RIPON - A state-of-the art pressured agricultural irrigation system serving farmland west of Ripon and south of Manteca that is expected to cost almost $13 million is receiving a $1 million federal grant.
Deputy Secretary of the Department of Agriculture Kathleen Merrigan made the announcement Wednesday morning to a group of farmers gathered in an orchard of Manteca-Ripon almond grower Bob Brocchini at his property at the end of Doak Road in Ripon.
The South San Joaquin Irrigation District SSJID has been working on the engineering phase of the project for the last three years. The SSJID has signed on 100 percent of its growers in the Division 9 area after it became known they could have water when their crops are in need either by computer – or by calling their ditch tender as they have done since 1909.
SSJID staffers said they have spent a considerable amount of time meeting with their growers in the area explaining the values in the new pressurized irrigation system.
“This will allow us to get water to the crops when they need it – a new concept,” said board member Dave Kamper.
Salinity in the ground waters has plagued farmers especially in the more sandy soil west of Ripon that edges into Manteca’s South Manteca Road. The multi-million ollar project is expected to reduce the demand for groundwater and will reduce the need for flood irrigation to those farmers within the boundaries of Division 9.
As the event was being set up in Brocchini’s Ripon orchard location, contractors were filling the SSJID board room for a pre-bid meeting that promises to put numerous workers on the job to install on the 24-inch pressurized pipeline. By 11 a.m. the contractors made their way into the project area and had a walking tour through the orchards where the pipes will be laid underground alongside existing ditches and pipes.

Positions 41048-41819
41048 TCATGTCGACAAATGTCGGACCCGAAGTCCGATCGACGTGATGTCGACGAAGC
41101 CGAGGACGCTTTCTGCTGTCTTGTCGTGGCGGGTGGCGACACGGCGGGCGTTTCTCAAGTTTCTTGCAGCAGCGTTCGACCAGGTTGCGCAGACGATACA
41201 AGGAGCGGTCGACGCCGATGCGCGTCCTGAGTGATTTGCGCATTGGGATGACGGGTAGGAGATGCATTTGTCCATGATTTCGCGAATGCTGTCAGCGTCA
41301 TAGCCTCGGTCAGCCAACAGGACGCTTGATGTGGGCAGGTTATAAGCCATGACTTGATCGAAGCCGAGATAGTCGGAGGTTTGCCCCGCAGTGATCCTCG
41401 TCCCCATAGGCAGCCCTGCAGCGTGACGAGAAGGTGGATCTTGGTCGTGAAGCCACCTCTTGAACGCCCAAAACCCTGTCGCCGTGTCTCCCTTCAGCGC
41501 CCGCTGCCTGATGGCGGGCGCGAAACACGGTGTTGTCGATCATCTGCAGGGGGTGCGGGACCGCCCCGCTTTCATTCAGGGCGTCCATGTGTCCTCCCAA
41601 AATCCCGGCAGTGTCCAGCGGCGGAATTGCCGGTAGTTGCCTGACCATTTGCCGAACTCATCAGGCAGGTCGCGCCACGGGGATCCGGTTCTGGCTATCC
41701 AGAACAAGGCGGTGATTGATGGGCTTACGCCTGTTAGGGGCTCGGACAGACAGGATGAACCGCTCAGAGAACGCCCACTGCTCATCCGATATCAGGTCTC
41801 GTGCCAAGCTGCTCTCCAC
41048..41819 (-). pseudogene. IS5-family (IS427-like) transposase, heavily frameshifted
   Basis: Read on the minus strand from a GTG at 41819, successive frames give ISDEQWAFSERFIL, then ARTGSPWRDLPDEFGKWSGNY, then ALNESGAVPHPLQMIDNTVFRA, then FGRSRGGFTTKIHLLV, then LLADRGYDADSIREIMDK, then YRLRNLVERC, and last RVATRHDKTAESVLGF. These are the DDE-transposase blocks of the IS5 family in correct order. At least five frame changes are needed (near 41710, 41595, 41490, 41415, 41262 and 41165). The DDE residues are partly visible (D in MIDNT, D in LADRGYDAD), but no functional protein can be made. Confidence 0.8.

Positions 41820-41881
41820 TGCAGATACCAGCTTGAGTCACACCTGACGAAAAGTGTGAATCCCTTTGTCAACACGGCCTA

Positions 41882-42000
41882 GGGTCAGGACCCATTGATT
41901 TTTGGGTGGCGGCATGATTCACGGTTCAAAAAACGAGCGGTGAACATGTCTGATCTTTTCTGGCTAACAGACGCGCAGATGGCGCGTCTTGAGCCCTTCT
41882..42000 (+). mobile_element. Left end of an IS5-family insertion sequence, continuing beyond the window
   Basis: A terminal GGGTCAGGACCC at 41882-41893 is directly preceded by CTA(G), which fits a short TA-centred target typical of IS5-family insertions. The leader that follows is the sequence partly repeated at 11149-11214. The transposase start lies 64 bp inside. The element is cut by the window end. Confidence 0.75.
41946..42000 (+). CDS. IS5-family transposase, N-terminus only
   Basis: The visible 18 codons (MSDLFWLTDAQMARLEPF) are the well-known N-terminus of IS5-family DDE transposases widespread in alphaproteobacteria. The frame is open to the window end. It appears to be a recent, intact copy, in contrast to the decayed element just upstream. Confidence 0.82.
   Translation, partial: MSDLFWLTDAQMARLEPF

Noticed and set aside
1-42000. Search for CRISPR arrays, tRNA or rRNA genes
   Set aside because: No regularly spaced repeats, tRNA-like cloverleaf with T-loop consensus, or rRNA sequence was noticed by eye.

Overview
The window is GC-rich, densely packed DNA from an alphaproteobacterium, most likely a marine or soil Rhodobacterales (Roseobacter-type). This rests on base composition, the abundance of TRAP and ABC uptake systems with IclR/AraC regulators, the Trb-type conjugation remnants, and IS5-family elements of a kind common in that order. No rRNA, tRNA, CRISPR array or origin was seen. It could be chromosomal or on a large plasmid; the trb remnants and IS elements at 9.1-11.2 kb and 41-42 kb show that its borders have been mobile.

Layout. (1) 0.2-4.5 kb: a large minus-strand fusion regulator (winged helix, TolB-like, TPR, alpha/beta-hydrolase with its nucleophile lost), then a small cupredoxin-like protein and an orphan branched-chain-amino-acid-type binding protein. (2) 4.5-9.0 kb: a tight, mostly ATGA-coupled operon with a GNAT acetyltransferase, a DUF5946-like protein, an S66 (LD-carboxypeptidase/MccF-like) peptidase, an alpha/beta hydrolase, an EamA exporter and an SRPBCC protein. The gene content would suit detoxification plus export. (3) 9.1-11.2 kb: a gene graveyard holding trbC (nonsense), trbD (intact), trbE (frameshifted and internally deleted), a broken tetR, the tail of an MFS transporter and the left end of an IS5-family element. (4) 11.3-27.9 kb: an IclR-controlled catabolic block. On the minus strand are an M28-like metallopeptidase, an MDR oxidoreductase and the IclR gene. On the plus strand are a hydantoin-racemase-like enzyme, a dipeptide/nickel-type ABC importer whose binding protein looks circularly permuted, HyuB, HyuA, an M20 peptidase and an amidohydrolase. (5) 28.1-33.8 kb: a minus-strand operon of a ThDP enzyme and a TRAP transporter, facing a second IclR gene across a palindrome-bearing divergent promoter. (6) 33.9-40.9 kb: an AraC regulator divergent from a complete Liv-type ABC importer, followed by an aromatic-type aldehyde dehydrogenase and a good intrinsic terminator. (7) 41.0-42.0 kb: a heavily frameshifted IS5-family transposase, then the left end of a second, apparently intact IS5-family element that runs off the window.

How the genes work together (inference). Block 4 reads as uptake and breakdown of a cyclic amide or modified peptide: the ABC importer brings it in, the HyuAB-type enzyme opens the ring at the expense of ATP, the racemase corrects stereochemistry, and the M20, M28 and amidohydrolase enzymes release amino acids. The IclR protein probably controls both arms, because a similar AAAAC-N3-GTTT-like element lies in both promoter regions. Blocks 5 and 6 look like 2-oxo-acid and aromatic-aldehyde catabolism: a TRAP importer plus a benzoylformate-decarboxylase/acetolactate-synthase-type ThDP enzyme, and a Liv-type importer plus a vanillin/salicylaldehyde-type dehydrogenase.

The nine-month construction effort is scheduled to begin July 1 with a completion date of March of 2012 to serve 3,800 acres from Mohler Road on the east to South Manteca Road on the west.
SSJID General Manager Jeff Shields said the project will dramatically reduce agricultural water use by some 50 percent within the 3,800 acres of project area and hopefully will establish a benchmark for similar projects throughout the district’s service territory.
The Division 9 project consists of two seven acre storage basins, pump stations and about 30 miles of pipeline. Shields said the new system will capture irrigation runoff and divert water into the reservoirs for future added irrigation. Brocchini made one of those seven acre parcels available in his orchard.
“It also incorporates automated control and metering technology allowing for precise measurement and counting of water use,” he said. “The projects anticipated results include reduced costs for farmers from reduced groundwater pumping; more flexibility and efficiency in water delivery for growers using flood or sprinkler applications.”
Shield promised enhanced crop production, improved water quality and a net reduction in water use.
SSJID has a standing water use allocation of 300,000 acre feet for area farmers annually, but that is controlled by the amount of wet weather in the valley during the winter and spring months.